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00:00:00
>> When President Juan Manuel Santos and leaders of the Revolutionary Armed Forces of Columbia, or FARC, shook hands to end a half century war, many Colombians were relived. But nearly two years later peace still remains elusive in this country of 50 million people. Which even today, is the worlds largest producer of cocaine.
00:00:26
Reuters senior correspondent Helen Murphy is in Santander, Colombia.>> So what's basically happened is, as the FARC have moved out of much of these areas dissident FARC who didn't want to join the peace accord. Paramilitary groups, right wing paramilitary groups, new crime gangs are setting up new guerilla movements to try and continue with the drug trafficking that the FARC were involved with.
00:00:48
SOUND]>>
The strongest of the many armed groups emerged from FARC's shadow is the National Liberation Army, or ELN, an anti-capitalist guerilla group responsible for bombings across Colombia.>>
FOREIGN]
> Anyone who is ready to fight with a rifle or otherwise, who identifies with us as a comrade, and who wants to build a more just and equitable Colombia is welcome.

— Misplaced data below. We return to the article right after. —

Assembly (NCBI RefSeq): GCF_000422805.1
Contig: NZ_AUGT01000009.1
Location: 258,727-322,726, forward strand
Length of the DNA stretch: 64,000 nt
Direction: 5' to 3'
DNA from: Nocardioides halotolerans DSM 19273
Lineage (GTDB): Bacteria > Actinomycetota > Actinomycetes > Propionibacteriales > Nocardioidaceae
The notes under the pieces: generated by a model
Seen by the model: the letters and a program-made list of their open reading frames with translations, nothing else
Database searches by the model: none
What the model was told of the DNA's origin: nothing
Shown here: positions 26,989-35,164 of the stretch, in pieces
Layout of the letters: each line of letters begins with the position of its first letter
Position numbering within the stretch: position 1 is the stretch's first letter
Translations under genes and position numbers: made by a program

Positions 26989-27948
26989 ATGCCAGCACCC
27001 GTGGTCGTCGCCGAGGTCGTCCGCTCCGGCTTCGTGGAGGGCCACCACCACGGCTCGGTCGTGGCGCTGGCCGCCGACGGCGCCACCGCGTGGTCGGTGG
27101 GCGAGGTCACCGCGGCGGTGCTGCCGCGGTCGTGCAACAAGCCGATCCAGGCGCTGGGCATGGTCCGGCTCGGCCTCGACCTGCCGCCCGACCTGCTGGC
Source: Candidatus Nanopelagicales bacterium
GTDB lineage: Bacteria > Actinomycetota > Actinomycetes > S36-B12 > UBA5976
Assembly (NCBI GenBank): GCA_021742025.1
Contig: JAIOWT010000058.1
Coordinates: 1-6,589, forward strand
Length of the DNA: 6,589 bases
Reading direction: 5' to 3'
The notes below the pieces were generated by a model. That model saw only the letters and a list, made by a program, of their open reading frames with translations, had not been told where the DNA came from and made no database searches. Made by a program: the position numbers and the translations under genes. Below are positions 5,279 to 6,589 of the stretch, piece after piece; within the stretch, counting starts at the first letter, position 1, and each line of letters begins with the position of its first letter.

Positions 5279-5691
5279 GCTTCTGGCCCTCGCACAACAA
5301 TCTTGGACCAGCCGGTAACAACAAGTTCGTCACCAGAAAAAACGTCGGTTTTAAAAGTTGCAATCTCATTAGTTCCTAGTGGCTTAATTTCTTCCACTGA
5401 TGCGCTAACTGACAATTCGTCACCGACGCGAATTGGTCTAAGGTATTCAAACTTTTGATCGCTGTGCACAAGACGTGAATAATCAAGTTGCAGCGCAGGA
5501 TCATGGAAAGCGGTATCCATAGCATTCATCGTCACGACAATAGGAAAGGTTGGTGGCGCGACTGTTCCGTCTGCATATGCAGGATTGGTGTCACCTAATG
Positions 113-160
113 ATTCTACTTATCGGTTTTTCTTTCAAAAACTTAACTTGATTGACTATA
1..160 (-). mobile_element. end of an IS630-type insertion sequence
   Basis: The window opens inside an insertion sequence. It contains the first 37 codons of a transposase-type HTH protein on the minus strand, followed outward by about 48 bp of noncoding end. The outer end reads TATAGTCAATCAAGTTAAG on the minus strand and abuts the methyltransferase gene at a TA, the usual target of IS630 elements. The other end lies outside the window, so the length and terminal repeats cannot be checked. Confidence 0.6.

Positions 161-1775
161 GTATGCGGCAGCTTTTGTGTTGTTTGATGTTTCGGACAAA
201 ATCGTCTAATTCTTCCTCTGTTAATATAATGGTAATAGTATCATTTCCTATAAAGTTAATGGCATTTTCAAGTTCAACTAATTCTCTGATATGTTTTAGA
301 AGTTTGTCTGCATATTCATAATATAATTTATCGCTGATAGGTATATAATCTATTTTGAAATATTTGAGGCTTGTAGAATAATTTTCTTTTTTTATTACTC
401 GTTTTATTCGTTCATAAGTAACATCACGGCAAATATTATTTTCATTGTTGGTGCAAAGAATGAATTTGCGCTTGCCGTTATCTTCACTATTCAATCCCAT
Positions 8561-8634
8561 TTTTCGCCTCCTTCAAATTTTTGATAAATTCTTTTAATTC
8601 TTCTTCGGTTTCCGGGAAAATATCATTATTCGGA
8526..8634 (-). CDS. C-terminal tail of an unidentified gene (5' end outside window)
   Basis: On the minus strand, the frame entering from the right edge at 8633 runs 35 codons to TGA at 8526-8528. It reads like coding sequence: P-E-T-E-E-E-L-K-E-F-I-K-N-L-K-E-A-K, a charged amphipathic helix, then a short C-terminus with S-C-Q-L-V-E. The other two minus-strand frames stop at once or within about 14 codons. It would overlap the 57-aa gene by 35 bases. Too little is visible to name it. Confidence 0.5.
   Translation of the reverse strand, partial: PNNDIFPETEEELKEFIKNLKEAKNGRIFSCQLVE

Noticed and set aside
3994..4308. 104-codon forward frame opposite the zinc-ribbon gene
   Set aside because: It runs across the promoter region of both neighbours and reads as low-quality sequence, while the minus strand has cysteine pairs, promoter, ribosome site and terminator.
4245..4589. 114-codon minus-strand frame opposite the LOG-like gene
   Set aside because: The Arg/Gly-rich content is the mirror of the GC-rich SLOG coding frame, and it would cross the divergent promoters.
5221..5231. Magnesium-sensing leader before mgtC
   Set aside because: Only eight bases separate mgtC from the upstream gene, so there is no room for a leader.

00:01:16
>> But some say the gangs have little ideology beyond crime. And are spawning blood shed across Columbia as they vie for control.>> It's causing an awful lot of problems for cities and areas like Tumaco where the murder rate has soared. There's a lot of people getting killed all the time, and the government basically having a difficult time to contain that.
00:01:40
>> The region around Tumaco is where the most cocoa leaves are grown. Farmers are happy to grow the crop for the lucrative payoff even as the drug trade there has become more dangerous. Tumaco's resident say that when FARC controlled local drug routes they ensured the safety of people in the towns.
00:01:59
But as the new armed groups fight for control, everyone in their path is vulnerable. Columbia's government says it is doing all it can to restore law and order. And has already deployed 80,000 police and soldiers to suppress the groups that are putting a fragile Columbia's future in jeopardy.